Re-building Trust, Cultural Connection

It’s been said that “change happens at the speed of trust.” One of the things that has become clear amid COVID-19 is how central trust is to any conversation about health. Although the public may trust preventive health messaging from celebrities, it is equally, if not more, important that they trust health care providers who are in a position to offer preventive health services such as colorectal cancer screening.

Unfortunately, the institutions of health care and research have not always demonstrated their trustworthiness. Thus, while many focus on the mistrust of minority communities, the conversation should instead center on the trustworthiness of the medical community. It was the medical community who failed to earn the trust of so many of their patients over time. Examples of unethical, biased and racist actions, particularly against patients from communities of color, have led to significant medical mistrust.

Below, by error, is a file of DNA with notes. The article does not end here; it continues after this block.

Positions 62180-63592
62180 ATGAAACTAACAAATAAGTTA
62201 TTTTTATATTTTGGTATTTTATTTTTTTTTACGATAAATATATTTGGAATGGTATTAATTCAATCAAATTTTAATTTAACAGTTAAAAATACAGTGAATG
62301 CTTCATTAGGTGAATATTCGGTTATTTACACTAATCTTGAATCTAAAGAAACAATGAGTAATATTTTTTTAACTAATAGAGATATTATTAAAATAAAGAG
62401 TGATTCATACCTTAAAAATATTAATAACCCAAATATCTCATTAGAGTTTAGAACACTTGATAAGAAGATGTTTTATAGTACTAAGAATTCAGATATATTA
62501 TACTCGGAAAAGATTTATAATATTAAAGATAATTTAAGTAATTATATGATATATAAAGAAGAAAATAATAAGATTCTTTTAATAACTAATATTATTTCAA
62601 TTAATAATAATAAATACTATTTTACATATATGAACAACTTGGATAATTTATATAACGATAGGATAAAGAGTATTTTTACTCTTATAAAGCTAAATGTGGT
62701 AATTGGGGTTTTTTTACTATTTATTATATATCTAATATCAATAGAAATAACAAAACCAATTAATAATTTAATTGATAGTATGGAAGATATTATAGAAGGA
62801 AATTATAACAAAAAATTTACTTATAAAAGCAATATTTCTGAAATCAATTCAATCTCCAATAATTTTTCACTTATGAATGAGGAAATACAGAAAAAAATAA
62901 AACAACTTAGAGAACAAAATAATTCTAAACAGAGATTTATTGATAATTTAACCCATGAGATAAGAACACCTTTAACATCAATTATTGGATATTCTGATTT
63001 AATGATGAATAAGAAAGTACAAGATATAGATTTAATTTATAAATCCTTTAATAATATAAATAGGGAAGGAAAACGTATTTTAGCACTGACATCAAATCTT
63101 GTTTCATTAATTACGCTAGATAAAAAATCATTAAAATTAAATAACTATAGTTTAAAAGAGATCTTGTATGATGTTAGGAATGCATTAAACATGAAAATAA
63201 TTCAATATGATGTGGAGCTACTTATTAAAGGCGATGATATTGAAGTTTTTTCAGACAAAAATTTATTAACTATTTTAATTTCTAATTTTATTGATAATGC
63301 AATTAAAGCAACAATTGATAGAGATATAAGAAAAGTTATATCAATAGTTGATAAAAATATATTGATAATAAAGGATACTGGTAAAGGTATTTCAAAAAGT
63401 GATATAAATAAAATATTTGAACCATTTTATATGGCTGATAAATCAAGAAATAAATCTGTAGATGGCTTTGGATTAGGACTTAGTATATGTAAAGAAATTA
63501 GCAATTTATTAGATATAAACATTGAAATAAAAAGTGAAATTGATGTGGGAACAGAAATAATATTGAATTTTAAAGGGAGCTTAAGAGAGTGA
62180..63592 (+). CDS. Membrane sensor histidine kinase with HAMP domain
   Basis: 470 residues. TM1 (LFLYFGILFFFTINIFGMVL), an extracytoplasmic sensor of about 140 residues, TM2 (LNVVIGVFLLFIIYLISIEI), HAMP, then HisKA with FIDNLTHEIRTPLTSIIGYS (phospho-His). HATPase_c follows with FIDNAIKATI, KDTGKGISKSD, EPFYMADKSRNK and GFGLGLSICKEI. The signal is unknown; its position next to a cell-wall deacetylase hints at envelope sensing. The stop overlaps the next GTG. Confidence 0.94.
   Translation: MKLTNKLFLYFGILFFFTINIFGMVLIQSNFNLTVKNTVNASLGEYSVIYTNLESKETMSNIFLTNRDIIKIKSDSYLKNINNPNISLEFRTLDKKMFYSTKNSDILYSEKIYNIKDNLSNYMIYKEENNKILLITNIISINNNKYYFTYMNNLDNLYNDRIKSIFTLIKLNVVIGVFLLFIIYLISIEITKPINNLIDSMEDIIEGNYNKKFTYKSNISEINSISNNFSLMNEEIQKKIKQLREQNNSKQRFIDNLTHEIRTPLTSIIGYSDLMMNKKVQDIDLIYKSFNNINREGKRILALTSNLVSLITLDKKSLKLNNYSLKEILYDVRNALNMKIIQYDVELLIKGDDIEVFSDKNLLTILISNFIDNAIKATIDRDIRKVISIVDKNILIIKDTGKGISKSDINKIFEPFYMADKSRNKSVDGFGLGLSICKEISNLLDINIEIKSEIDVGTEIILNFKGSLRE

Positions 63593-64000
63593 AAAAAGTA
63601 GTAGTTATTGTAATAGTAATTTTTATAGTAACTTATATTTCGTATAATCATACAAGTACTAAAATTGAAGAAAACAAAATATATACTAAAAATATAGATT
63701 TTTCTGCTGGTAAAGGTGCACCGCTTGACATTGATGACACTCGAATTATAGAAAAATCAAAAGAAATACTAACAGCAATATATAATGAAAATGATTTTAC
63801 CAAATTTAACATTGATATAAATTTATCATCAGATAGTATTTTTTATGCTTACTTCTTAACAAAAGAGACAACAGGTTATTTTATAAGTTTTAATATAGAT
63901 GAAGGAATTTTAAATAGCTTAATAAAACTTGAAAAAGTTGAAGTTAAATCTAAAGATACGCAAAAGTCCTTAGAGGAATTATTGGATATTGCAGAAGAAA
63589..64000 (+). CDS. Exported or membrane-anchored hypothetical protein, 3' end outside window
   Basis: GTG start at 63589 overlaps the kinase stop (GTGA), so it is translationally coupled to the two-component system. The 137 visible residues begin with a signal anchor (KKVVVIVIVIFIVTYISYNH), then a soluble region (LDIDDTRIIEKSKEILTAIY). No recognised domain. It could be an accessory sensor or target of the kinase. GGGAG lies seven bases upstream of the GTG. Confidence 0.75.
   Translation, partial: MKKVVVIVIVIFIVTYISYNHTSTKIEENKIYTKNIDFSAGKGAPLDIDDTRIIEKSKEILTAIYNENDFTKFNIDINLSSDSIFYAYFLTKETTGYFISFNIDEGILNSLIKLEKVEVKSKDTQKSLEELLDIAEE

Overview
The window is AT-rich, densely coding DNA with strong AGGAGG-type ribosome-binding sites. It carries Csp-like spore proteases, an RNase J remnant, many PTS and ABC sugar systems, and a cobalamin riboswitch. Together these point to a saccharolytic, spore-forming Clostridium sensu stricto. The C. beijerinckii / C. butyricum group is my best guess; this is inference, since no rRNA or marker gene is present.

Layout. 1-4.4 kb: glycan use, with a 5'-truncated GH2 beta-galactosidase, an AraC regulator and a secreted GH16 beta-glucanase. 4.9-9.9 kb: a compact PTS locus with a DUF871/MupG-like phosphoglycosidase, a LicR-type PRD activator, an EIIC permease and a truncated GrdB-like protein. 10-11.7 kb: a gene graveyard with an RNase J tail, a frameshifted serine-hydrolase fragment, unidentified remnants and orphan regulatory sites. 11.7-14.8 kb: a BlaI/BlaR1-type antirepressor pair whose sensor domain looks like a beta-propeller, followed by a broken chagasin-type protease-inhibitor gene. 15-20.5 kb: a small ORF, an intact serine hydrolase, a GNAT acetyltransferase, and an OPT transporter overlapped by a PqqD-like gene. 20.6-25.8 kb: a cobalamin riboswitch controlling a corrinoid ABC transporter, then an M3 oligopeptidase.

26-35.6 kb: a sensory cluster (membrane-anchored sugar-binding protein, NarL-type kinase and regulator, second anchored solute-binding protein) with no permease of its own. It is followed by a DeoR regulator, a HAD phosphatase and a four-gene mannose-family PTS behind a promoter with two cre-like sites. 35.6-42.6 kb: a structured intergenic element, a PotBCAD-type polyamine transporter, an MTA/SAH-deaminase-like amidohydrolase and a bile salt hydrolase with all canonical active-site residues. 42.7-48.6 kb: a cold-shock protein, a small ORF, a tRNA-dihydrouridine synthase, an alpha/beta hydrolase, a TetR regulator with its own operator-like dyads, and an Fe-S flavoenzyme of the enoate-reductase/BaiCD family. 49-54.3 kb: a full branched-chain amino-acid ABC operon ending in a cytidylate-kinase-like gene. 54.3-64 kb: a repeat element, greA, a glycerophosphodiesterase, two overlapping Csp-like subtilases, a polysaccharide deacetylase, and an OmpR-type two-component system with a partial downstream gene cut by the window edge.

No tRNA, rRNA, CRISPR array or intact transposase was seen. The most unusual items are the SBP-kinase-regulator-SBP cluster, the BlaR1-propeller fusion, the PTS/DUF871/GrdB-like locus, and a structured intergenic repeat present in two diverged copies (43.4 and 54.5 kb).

Fortunately, many health care providers are working hard to prove themselves trustworthy partners in the community. Some have heeded the call to be more visible with targeted messaging to communities of color.

Rachel Issaka, MD, MAS, Folasade May, MD, PhD, and I created a light-hearted social media campaign targeting African Americans who are age-eligible for colorectal cancer screening. As one example, we paired images from Different Strokes, The Jeffersons, Good Times, and Soul Train with messaging like “If you rushed home to watch one of these shows as a kid, it’s probably time for a colonoscopy.”